Friday, August 01, 2014

Canadian Real Estate - A Crack in the Tree

by Tom Bradley, Steadyhand Investment Funds

The Full Article

“It’s like if the tree in the backyard has a crack in it, you worry it’s vulnerable to a storm. But if no storm happens, it goes on and on, and maybe eventually strengthens through growth. If the right storm comes along and knocks it onto your neighbour’s house you’ve got a problem.”

This analogy for the Canadian residential real estate market is from our Bank Governor, Stephen Poloz. It prompted me to pull together a number of observations that were building up in my real estate file. In the attached piece (it’s too long for a blog), I point out that:
  • Being too early is tantamount to being wrong.
  • Real estate is a cyclical asset, cycles have a symmetry to them and therefore, extremely good cycles don’t end with a little pause or modest slowdown.
  • There’s a strong consensus that interest rates will stay low and house prices will stay high.
  • Fundamental measures are on balance negative. The most important ones are extremely negative.
  • Foreign buying, inter-generational transfer and the loonie are wild cards in the analysis.
  • Canadians are focused on the ‘Income Statement’ impact of buying a home (i.e. carrying cost), but are overlooking the ‘balance sheet’ impact.
  • We’ve been in an ideal environment for rising real estate prices. It’s been a ‘virtuous circle’. If a few of the variables turn, a downward spiral is equally possible.
  • A few other items that will make real estate bulls mad.
In true Steadyhand fashion, I’m not suggesting you make a big asset shift by selling your home and moving the family into a rental. But I am suggesting that it’s time for added caution. If possible, you should to be subtracting from this asset class, not adding.

Copyright © Steadyhand Investment Funds

Sunday, June 15, 2014

April 2014 Residential Construction Activity - Vancouver CMA

Below are CMHC starts, completions and under construction for Vancouver CMA to April 2014. Starts and completions are displayed as 12 month sums (included May preliminary housing starts):
No signs of a downturn...


Thursday, June 12, 2014

Teranet House Price Index - May 2014

HOME PRICES UP 0.8% IN MAY

In May the Teranet-National Bank National Composite House Price Index™ was up 0.8% from the previous month. This increase, though substantial in itself, was the fifth smallest for May in the 16 years covered by the index. The countrywide composite index rose to an all-time high, but only three of the 11 metropolitan markets surveyed did the same. Prices were up from the previous month in seven markets and by more than the national average in five. The 3.1% monthly gain in Halifax was the largest in the history of that market. Prices rose 2.0% in Hamilton, 1.6% in Quebec City, 1.3% in Toronto, 1.1% in Calgary, 0.6% in Edmonton and 0.5% in Montreal. Calgary's advance was the fourth in a row exceeding 1%, taking prices to a new high. New records were also reached in Hamilton and Toronto. Prices were unchanged from the month before in Ottawa-Gatineau and Vancouver. The reading for Vancouver ended 12 consecutive months of rising prices. Prices were down from the previous month in Victoria (−0.1%) and Winnipeg (−0.3%).

Teranet – National Bank National Composite House Price Index™

Contact Us

For general enquiries:

info@housepriceindex.ca

For licenses covering all index-linked products, please contact:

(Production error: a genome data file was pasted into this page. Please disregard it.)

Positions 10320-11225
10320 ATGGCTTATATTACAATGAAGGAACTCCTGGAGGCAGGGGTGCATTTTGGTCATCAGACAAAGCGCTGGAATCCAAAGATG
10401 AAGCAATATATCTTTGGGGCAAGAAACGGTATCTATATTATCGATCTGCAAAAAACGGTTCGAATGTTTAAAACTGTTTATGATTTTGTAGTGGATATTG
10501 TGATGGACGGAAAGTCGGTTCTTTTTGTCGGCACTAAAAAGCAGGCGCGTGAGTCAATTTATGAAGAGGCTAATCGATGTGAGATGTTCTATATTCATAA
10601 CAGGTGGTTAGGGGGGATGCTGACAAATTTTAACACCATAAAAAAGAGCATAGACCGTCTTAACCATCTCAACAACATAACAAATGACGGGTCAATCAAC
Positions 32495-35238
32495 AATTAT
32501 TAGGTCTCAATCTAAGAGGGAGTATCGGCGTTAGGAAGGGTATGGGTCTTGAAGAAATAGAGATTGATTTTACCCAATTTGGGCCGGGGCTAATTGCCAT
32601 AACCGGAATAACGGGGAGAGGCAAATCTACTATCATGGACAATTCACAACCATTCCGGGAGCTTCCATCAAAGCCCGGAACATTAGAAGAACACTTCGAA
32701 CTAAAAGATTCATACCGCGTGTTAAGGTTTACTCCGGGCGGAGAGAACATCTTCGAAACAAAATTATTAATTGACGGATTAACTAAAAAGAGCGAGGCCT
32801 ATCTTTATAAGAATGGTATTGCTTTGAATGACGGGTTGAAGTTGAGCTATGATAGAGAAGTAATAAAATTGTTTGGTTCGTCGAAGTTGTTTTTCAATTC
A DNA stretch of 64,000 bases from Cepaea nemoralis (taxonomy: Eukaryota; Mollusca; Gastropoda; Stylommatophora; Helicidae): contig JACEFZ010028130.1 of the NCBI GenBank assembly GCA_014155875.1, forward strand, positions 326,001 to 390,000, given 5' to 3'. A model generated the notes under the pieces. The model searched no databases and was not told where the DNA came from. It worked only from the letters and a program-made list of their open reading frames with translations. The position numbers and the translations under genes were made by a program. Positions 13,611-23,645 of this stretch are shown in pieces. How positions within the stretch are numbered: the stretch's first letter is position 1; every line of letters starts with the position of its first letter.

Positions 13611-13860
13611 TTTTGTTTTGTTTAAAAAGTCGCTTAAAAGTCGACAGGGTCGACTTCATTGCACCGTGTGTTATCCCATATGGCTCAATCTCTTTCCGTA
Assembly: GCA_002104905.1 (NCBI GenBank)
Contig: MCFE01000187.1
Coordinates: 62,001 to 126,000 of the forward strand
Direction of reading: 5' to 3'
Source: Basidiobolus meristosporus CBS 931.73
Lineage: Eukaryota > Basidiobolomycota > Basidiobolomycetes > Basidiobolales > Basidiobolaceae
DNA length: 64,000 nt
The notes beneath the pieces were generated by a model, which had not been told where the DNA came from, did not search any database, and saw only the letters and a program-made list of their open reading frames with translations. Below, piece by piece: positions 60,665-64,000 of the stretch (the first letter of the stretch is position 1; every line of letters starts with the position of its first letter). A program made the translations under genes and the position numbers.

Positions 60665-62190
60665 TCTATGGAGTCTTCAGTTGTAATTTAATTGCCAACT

Simon Côté
514 879-5379
Since in May 2013 the monthly rise of the composite index was 1.1%, this May's 0.8% rise meant that 12 month home price inflation decelerated 0.3 percentage points to 4.6%, where it was in March. For the third month in a row, prices were down from a year earlier in all four markets east of Toronto: Quebec City (−1.6%), Ottawa-Gatineau (−1.4%), Montreal (−1.2%) and Halifax (−0.4%). In Victoria prices were flat from a year earlier. The 12-month rise trailed the countrywide average in Winnipeg (+1.0%) and Edmonton (+2.6%) and led it in Hamilton (+5.9%), Toronto (+6.0%), Vancouver (+8.2%) and Calgary (+8.7%). The softness of prices east of Toronto is consistent with the excess supply prevailing in the resale markets of these metropolitan areas. That being said, market conditions are generally balanced elsewhere, and are even tight in Calgary.

Teranet – National Bank House Price Index™



The historical data of the Teranet – National Bank House Price Index™ is available at www.housepriceindex.ca.
Metropolitan areaIndex level
May
% change m/m% change y/y
Calgary181.291.1 %8.7 %
Edmonton175.850.6 %2.6 %
Halifax142.073.1 %-0.4 %
Hamilton148.802.0 %5.9 %
Montreal149.160.5 %-1.2 %
Ottawa139.500.0 %-1.4 %
Quebec175.541.6 %-1.6 %
Toronto157.161.3 %6.0 %
Vancouver180.470.0 %8.2 %
Victoria133.79-0.1 %0.0 %
Winnipeg195.51-0.3 %1.0 %
National Composite 6162.160.8 %5.1 %
National Composite 11162.500.8 %4.6 %
The Teranet–National Bank House Price Index™ is estimated by tracking observed or registered home prices over time using data collected from public land registries. All dwellings that have been sold at least twice are considered in the calculation of the index. This is known as the repeat sales method; a complete description of the method is given atwww.housepriceindex.ca

The Teranet–National Bank House Price Index™ is an independently developed representation of average home price changes in six metropolitan areas: Ottawa, Toronto, Calgary, Vancouver, Montreal and Halifax. The national composite index is the weighted average of the six metropolitan areas. The weights are based on aggregate value of dwellings as retrieved from the 2006 Statistics Canada Census. According to that census1, the aggregate value of occupied dwellings in the metropolitan areas covered by the indices was $1.168 trillion, or 53% of the Canadian aggregate value of $2.207 trillion.